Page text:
Malaysia's palm oil production forecast to grow 10.8% to 19.8 million tonnes to 2015/2016, report says; cocoa output to increase 11% to 11,100 tonnes; sugar consumption to increase 18.5% to 1.5 million tonnes
January 25, 2012
– Research and Markets has announced the addition of the "Malaysia Agribusiness Report Q1 2012" report to their offering.
Business Monitor International's Malaysia Agribusiness service provides proprietary medium term price forecasts for key commodities, including corn, wheat, rice, sugar, cocoa, coffee, soy and milk; in addition to newly-researched competitive intelligence on leading agribusiness producers, traders and suppliers; in-depth analysis of latest industry developments; and essential industry context on Malaysia's agribusiness service.
BMI favours Malaysia's agriculture strategy of climbing the value chain. In fact, for the past few years such focus has seen the cocoa and palm oil industries yielding the benefits of higher export revenues. Indeed, Malaysia is a global palm oil refiner as well as cocoa processing destination. The government is expected to pursue this strategy more aggressively over the next ten years, driven by the Tenth Economic Transformation Program (2010-2020). A total of 16 Entry Point Projects are aimed to revitalise the sector with the ultimate objective of increasing contribution to the Gross National Income (GNI) from the current MYR20.2bn (US$6.6bn) to MYR49.1bn by 2020.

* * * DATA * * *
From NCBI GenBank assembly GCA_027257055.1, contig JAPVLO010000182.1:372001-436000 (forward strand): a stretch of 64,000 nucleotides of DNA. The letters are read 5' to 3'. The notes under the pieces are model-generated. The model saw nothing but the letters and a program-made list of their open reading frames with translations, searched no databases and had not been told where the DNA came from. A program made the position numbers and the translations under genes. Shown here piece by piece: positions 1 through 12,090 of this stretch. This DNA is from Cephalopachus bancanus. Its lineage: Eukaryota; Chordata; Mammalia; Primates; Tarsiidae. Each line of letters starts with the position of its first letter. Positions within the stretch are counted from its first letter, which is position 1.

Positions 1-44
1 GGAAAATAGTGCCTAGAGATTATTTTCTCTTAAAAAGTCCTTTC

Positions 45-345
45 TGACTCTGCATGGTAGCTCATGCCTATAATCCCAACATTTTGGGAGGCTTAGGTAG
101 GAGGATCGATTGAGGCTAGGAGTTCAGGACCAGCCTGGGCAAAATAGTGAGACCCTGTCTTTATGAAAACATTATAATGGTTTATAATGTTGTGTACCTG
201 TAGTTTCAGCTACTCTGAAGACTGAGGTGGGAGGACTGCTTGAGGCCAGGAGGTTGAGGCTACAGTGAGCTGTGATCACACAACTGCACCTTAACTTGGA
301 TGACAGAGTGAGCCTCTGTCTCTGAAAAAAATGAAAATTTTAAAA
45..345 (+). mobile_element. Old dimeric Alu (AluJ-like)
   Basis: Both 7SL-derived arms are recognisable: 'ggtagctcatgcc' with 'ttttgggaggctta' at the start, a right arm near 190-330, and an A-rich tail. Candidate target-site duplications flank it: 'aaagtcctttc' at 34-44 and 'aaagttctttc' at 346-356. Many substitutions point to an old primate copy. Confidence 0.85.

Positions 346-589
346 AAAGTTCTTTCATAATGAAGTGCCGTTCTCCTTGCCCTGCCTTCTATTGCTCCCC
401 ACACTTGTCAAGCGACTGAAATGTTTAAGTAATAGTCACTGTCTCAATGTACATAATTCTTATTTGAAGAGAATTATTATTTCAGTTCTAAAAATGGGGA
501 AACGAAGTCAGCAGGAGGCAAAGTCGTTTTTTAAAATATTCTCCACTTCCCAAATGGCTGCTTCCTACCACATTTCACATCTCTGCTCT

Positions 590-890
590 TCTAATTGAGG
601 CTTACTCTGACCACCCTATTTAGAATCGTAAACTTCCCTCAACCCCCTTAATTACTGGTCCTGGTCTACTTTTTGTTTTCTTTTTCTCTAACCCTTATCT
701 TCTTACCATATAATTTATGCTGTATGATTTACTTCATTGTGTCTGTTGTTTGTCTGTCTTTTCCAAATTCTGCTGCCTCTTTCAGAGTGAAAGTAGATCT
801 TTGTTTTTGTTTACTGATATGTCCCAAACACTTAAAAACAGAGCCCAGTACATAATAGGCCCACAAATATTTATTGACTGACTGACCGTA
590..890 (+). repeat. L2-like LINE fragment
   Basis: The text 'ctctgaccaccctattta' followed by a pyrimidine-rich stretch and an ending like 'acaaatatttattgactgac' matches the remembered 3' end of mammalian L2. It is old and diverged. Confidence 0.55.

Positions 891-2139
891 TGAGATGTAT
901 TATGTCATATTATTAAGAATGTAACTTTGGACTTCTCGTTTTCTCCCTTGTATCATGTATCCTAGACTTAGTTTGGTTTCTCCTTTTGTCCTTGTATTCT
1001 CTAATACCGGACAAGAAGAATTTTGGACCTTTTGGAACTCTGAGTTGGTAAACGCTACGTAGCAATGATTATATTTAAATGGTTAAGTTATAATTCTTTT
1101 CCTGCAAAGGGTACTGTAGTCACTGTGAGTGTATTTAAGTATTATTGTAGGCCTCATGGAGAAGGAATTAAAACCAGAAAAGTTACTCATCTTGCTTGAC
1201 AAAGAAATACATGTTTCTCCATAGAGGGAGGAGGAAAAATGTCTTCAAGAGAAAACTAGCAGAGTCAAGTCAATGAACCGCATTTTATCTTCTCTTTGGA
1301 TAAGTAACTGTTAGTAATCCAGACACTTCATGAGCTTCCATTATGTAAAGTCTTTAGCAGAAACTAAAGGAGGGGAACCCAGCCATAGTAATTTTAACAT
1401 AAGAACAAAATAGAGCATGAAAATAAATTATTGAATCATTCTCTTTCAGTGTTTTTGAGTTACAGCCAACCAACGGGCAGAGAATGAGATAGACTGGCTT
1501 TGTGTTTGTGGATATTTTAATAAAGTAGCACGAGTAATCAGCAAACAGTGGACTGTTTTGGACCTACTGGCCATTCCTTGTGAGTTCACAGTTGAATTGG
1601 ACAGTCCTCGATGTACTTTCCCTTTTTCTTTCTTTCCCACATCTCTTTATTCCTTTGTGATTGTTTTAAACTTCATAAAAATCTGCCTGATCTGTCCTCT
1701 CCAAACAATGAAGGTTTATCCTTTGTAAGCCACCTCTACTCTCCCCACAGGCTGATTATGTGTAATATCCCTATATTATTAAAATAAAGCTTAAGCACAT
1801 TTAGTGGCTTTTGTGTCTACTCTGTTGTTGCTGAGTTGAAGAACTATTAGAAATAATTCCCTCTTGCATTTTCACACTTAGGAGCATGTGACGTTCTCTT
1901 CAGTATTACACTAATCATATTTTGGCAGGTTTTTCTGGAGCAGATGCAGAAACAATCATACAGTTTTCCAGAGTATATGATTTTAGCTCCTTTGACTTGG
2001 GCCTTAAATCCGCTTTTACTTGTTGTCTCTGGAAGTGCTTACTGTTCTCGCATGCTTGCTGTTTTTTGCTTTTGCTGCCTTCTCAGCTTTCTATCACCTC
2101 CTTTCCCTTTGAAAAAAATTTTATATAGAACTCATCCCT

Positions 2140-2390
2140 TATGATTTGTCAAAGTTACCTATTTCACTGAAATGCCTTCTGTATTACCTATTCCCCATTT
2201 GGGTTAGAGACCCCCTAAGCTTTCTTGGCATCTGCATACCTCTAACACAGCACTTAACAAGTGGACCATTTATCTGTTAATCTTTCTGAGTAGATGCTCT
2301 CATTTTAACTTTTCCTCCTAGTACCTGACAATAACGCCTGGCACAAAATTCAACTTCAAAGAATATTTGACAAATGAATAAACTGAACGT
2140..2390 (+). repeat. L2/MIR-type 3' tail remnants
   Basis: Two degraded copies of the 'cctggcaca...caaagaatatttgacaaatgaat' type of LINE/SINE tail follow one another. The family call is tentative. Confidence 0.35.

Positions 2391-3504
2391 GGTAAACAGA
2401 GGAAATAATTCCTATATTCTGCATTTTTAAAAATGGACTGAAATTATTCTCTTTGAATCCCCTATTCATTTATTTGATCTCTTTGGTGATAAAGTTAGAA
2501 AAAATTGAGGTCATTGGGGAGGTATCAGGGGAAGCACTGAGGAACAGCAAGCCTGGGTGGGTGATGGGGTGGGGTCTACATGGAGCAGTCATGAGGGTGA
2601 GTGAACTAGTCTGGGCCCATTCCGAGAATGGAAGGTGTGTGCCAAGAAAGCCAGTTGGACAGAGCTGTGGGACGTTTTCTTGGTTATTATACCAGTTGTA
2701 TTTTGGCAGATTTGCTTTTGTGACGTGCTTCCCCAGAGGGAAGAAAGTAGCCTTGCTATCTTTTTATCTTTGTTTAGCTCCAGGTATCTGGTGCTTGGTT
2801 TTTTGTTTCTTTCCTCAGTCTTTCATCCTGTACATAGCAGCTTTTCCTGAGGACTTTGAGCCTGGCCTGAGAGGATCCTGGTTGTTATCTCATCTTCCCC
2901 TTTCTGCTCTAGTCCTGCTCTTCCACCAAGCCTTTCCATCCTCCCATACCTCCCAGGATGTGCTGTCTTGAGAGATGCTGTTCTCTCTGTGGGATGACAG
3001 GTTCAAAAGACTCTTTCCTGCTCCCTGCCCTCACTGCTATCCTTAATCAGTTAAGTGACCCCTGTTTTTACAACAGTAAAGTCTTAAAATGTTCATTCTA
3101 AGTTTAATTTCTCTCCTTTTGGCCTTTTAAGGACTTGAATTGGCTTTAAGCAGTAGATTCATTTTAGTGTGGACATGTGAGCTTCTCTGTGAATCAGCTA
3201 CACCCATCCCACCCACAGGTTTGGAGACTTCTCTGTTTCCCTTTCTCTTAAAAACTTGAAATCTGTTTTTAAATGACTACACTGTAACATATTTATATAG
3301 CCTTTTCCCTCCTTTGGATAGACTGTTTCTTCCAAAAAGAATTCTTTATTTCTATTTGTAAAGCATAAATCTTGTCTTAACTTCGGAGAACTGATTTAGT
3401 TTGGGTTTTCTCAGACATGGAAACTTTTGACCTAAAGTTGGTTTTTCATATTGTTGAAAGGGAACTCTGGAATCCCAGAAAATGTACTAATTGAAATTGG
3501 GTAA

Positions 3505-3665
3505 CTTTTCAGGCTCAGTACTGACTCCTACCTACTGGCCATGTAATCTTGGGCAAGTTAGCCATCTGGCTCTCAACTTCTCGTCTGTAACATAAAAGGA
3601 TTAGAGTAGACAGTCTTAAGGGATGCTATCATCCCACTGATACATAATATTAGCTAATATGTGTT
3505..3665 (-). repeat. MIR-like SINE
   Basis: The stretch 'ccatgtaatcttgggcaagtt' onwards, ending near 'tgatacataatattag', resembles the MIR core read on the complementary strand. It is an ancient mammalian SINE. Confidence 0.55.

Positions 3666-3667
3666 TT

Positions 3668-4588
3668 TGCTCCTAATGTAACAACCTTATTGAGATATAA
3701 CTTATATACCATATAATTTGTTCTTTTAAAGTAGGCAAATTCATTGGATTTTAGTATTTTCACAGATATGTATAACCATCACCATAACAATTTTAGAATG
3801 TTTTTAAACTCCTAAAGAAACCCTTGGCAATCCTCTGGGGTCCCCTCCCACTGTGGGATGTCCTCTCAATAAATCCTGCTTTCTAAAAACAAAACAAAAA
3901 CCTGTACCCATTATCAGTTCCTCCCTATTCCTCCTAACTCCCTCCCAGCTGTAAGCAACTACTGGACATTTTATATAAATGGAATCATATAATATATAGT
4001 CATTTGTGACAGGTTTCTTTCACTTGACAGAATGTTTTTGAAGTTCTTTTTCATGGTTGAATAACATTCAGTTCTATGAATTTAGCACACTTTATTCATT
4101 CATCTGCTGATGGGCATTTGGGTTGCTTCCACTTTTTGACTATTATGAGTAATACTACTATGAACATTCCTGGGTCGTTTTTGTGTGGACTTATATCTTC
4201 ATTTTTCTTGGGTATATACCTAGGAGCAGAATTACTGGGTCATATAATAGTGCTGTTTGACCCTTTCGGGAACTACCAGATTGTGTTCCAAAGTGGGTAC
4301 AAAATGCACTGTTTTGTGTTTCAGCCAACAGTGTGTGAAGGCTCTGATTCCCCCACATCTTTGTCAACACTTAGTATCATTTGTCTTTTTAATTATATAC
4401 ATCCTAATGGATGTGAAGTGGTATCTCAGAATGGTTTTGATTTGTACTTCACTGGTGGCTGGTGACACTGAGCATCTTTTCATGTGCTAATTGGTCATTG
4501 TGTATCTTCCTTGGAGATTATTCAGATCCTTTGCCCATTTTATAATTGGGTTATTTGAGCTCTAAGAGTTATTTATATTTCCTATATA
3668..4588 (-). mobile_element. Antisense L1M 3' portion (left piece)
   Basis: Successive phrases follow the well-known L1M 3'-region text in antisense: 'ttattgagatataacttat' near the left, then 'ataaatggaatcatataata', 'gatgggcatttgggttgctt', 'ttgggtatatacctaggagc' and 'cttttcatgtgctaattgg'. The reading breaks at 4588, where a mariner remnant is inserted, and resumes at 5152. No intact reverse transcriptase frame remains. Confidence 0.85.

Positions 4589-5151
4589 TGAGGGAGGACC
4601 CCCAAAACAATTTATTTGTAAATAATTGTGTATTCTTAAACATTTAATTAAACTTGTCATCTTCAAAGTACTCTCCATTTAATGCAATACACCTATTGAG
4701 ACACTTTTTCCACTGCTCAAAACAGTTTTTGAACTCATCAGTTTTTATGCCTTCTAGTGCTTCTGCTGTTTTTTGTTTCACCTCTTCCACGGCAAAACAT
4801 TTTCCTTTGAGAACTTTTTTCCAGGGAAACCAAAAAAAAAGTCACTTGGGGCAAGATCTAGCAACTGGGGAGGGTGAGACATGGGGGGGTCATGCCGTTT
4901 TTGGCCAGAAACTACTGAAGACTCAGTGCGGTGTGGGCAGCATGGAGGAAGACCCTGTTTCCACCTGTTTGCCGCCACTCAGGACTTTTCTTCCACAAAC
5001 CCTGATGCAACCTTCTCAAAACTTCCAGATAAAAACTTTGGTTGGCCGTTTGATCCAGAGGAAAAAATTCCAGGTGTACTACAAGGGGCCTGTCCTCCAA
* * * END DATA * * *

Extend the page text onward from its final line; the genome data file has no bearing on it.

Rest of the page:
Palm Oil Production growth to 2015/16: 10.8% to reach 19.8mn tonnes. BMI is optimistic that Malaysia will remain a top producer and exporter of the cheap vegetable oil and expect the country to delve deeper into downstream projects over the coming years.
Cocoa production to 2015/16: 11.0% to 11,100 tonnes. Malaysia's cocoa production industry has been in dramatic decline since the early 1990s. Despite this, there have been encouraging signs in the world's fifth largest producer of the bean (after Germany, the US, Cte d'Ivoire and the Netherlands).
Sugar consumption to 2016: 18.5% to 1.5mn tonnes. Greater disposable income from an average 5.4% real GDP growth over the next five years will allow Malaysians to spend more on processed foods with high sugar content such as soft drinks and sugar confectionery.
To illustrate the trend of Malaysia's growing capability as a global cocoa refiner, BMI highlights that although exports of raw cocoa beans have fallen off significantly in the past few decades, from 162,600 tonnes in 1990 to less than 20,000 tonnes in 2011, processed products have soared. A case in point is that of cocoa powder and cocoa butter exports.
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